Slowly – Lyn Hejinian
Tuumba Press – 2002
I’ve slowly come to this—another deeply engaging piece by a very special poet.
Steve Lacy: Conversations – Jason Weiss
Duke University Press – 2006
Second to Lacy’s solo recordings, his interviews over the years have provided the clearest insights about his thinking. The editor has put together some of his best talk, and has delivered a valuable rendering of Lacy’s development as an artist.
Harmony Book – Elliott Carter
Carl Fischer – 2002
I’m struggling to really swing with this, but always get a fresh look at intervals and note schemes after spending time with this compositional master’s compendium of chords and intervals.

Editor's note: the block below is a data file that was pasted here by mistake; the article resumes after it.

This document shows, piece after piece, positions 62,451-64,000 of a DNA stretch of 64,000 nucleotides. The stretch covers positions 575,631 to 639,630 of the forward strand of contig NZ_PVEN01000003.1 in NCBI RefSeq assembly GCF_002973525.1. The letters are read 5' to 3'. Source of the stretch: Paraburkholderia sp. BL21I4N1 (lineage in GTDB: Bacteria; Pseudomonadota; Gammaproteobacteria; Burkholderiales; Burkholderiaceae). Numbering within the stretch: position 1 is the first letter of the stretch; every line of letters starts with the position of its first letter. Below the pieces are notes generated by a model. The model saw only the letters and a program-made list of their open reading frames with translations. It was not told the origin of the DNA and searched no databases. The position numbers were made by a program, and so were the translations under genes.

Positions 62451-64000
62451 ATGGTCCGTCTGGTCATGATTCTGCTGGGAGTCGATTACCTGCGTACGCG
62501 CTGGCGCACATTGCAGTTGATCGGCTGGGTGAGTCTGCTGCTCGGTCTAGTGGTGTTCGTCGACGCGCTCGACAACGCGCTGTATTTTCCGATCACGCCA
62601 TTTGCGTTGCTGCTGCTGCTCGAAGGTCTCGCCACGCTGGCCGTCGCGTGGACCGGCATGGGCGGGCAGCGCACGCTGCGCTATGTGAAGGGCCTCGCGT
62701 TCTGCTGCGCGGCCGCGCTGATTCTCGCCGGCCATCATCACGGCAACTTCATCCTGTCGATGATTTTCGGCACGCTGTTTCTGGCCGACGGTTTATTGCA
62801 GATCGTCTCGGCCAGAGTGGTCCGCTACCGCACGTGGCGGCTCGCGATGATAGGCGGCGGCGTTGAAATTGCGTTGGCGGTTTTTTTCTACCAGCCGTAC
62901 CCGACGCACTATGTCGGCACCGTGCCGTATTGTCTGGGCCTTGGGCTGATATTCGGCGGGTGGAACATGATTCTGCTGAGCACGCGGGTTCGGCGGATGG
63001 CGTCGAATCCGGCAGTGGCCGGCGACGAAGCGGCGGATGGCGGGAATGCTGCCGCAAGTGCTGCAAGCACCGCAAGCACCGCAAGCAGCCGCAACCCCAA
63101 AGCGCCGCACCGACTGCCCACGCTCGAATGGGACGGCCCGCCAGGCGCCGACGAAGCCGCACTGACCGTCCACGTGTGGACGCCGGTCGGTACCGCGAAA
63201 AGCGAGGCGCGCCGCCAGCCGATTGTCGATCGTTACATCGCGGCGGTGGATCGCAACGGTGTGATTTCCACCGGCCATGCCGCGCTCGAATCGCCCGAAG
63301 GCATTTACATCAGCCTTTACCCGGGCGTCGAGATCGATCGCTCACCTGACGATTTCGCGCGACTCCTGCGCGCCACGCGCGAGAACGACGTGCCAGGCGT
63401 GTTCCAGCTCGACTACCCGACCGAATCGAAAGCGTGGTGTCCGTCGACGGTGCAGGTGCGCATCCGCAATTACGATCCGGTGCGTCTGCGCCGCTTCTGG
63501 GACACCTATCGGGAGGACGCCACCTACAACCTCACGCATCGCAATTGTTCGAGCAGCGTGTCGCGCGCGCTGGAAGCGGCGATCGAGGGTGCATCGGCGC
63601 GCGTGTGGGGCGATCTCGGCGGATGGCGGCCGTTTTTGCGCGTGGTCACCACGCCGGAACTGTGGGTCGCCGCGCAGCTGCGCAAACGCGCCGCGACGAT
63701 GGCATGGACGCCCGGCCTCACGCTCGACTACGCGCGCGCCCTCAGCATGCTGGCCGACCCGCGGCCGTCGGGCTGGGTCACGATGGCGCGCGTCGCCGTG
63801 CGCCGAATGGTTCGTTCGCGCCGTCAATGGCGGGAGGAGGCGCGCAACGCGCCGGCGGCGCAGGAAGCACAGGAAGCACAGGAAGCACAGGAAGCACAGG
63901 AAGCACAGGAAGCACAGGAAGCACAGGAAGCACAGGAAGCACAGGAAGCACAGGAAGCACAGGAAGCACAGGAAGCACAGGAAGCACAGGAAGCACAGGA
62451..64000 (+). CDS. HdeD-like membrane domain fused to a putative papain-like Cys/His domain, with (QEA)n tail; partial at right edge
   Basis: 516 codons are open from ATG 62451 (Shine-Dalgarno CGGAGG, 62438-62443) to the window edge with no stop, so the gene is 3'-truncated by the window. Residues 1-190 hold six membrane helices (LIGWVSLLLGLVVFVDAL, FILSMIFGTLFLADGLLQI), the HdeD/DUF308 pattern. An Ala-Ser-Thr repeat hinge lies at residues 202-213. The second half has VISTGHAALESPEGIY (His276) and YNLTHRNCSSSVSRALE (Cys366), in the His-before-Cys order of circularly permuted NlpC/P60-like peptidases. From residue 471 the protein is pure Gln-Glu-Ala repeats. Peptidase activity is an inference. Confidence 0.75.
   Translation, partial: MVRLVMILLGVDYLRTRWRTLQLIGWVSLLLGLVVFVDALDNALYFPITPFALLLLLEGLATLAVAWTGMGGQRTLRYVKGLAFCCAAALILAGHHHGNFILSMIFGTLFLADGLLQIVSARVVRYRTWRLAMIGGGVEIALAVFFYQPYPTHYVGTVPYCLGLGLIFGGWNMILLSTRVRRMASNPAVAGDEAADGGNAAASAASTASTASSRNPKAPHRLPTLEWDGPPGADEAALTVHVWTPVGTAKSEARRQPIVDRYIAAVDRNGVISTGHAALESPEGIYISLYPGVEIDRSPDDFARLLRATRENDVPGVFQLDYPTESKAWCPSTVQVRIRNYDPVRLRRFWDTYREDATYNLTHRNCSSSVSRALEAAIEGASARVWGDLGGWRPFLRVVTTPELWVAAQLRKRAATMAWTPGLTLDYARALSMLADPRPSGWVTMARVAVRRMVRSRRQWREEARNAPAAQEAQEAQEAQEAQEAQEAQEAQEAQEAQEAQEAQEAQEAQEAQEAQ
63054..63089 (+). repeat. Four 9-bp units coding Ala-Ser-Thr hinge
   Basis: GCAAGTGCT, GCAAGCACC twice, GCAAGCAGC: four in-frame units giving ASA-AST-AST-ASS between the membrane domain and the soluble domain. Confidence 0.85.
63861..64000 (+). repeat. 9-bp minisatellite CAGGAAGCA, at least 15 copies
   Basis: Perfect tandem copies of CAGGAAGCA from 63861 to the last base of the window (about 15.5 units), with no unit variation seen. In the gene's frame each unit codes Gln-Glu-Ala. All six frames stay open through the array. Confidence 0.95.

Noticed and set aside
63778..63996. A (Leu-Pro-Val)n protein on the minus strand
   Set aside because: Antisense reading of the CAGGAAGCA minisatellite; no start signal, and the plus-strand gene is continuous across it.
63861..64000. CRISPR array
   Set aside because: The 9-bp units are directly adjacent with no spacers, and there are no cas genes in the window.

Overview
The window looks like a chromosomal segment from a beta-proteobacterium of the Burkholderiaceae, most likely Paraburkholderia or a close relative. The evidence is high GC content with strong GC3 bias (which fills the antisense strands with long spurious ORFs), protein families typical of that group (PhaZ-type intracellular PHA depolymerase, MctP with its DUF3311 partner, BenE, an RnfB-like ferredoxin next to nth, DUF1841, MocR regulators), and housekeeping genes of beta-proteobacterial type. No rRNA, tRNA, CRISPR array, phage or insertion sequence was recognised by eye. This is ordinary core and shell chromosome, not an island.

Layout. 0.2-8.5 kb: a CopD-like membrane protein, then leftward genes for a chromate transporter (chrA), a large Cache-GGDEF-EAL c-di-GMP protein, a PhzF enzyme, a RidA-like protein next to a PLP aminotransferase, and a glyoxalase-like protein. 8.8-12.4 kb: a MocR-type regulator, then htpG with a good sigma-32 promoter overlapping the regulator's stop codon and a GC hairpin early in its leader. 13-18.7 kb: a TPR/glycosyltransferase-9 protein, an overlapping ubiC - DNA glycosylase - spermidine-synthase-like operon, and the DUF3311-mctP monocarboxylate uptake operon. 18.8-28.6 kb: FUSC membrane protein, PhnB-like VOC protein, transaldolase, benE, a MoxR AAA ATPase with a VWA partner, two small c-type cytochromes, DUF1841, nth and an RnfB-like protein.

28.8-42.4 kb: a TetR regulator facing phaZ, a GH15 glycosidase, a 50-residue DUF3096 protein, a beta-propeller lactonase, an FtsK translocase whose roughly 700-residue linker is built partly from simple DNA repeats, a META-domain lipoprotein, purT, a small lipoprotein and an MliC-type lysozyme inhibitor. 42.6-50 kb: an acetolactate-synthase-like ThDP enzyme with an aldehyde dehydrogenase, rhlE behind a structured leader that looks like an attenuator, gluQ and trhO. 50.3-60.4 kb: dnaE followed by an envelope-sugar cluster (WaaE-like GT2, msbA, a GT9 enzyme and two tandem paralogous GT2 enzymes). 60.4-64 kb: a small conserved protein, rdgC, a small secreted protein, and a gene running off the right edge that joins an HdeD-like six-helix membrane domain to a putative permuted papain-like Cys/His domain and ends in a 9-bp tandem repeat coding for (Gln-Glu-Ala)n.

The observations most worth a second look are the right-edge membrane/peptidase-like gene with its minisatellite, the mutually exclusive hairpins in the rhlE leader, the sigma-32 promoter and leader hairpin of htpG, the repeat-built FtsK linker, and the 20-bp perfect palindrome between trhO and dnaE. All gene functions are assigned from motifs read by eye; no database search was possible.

The Grand Piano – Parts 1 & 2 San Francisco, 1975-1980
An Experiment in Collective Autobiography
Mode A – Detroit 2006 and 2007
These are the first two volumes of what will be a 10 book piece chronicling some creative adventures and interactions of a group of innovative writers who called San Francisco home during this period. Rova was born in this era, and these writers give us an informed view of times shared 30 years ago.
Cheese and Crackers - Chris Haslam and Daewon Song
Touted as ‘not your average skate video’ this over-the-top slice of skateboard virtuosity is a breathtaking balletic duet by some awesome skate dudes.
Favorite Street – Bruce Ackley
Our family recently had the fortune to acquire a beautiful new upright piano, so I’ve been playing it and listening piano recordings a lot. Here are some notable pieces in the Western ‘classical’ tradition—many of which have been long-time favorites, but which each sound fresh thanks to our recent addition.
On and Off the Record